The intersection of 116th Street and Broadway, is the location of the main entrance of Columbia University, the city's Ivy League school. Until the 1950s, the street ran uninterrupted through Morningside Heights from Riverside Drive to Morningside Park. In 1953, during Dwight D. Eisenhower's presidency at Columbia, however, the block between Broadway and Amsterdam Avenue was permanently closed to vehicular traffic and was turned into a pedestrian way called "College Walk." The street had been ceded to Columbia in exchange for a payment of $1,000.[4] The street is again interrupted where it meets Morningside Drive, this time by the steep downward slope of Morningside Park.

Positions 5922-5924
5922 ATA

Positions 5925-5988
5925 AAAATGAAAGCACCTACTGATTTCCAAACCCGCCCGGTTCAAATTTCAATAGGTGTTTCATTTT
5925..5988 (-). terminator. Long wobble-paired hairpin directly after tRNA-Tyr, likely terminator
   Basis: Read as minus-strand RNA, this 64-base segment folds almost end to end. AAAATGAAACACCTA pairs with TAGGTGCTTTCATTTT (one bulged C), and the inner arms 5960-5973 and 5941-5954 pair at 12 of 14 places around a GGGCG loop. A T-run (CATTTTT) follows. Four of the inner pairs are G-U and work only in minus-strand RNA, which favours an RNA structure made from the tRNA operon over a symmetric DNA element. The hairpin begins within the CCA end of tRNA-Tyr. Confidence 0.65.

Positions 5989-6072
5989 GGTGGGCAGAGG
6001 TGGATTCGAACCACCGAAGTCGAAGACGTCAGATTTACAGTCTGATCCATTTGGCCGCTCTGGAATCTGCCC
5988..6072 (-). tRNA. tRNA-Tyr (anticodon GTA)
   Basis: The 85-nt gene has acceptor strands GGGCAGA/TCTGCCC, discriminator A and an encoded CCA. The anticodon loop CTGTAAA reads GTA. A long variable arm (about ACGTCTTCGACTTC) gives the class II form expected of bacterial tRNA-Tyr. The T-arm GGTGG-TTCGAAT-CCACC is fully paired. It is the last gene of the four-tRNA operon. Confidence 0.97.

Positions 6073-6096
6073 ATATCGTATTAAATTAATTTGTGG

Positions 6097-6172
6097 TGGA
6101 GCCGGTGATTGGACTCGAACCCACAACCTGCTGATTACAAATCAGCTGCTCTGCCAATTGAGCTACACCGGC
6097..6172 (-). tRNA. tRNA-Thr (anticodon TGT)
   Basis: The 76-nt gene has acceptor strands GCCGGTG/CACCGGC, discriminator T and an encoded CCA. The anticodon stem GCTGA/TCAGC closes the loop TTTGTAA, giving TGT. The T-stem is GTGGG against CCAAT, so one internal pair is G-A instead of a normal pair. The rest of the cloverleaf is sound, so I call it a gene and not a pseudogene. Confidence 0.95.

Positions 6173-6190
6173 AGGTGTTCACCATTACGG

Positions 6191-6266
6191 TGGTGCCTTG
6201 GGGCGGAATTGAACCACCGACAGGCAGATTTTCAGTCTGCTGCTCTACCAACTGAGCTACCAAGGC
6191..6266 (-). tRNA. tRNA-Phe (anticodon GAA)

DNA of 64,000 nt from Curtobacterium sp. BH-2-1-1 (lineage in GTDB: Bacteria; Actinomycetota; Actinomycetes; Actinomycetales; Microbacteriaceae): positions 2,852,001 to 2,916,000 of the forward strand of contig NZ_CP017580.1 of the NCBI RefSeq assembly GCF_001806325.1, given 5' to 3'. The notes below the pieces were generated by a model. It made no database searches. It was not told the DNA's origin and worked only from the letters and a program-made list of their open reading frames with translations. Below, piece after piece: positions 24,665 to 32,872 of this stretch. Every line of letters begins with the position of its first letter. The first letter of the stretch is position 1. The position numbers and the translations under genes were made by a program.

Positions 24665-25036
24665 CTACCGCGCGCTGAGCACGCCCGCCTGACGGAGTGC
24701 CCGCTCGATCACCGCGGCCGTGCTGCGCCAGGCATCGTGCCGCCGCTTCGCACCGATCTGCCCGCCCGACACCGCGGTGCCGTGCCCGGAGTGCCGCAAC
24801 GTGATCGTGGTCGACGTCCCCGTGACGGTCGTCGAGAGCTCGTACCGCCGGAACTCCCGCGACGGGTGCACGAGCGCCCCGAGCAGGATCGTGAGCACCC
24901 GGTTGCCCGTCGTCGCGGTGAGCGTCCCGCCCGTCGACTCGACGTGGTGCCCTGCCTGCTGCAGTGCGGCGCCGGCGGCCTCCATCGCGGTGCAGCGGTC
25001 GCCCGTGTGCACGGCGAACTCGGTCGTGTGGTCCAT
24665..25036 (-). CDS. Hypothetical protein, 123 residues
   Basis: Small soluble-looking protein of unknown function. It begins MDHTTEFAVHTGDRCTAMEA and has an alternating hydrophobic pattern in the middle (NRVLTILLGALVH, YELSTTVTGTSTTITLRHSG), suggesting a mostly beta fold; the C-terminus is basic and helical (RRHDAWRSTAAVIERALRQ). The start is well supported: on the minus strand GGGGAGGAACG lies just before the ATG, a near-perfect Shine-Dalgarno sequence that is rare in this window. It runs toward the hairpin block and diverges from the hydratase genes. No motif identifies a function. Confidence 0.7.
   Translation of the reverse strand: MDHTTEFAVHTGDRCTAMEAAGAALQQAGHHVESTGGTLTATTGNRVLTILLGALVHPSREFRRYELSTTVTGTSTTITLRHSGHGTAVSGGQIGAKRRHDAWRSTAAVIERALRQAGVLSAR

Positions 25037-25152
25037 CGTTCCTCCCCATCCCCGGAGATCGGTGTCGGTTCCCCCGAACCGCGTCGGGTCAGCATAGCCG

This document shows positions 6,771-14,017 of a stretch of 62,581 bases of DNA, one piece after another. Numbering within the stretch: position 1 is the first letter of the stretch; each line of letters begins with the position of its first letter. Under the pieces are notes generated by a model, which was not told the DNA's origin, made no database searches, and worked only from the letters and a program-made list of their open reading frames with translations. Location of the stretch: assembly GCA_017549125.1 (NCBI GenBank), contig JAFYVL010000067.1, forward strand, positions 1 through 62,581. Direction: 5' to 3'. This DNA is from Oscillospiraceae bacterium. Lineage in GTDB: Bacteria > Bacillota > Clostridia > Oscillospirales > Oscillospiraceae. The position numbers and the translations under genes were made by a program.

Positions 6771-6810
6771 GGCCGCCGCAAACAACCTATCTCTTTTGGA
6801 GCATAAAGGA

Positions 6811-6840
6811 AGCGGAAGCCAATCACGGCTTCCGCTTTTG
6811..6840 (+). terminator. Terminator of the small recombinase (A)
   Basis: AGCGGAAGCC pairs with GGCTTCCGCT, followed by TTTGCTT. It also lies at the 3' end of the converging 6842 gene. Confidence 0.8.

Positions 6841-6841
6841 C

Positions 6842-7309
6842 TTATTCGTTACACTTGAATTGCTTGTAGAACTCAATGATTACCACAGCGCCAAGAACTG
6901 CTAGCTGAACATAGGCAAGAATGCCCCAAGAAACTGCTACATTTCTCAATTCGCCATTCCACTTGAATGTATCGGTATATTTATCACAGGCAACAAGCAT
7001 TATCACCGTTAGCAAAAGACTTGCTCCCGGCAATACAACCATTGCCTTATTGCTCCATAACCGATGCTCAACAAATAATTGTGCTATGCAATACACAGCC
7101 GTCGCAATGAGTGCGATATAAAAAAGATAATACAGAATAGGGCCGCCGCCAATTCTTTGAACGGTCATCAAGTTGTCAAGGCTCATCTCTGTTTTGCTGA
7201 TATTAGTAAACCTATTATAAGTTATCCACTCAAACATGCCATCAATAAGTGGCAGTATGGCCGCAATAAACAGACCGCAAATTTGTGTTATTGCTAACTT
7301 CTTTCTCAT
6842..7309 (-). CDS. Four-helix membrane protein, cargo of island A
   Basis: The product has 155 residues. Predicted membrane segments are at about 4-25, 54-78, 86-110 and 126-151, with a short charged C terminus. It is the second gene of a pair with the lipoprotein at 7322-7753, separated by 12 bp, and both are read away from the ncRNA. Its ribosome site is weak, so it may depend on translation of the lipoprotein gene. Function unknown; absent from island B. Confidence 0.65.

East Side

116th Street in East Harlem
116th Street in East Harlem

The main, east-west thoroughfare portion of 116th Street begins at the eastern edge of Morningside Park and runs east through central Harlem. A large West African immigrant community has developed in central Harlem with stores, bakeries and cafés along 116th Street west of St. Nicholas Avenue. This community has been called Little Senegal or Le Petit Senegal.[5]

At Lenox Ave., the street runs past the Malcolm Shabazz Mosque, formerly the Mosque No. 7. The building was erected as the Lenox Casino.[6]

East of Fifth Avenue, 116th Street has historically been the primary business hub of Spanish Harlem. From Lexington Avenue to First Avenue, the street is lined with businesses selling food, clothing, and other specialty and ethnically specific goods to a Spanish-speaking clientele. East 116th Street terminates at FDR Drive, the site of the East River Plaza, a retail mall complex with large commercial tenants Costco, Aldi and Target.[7][8]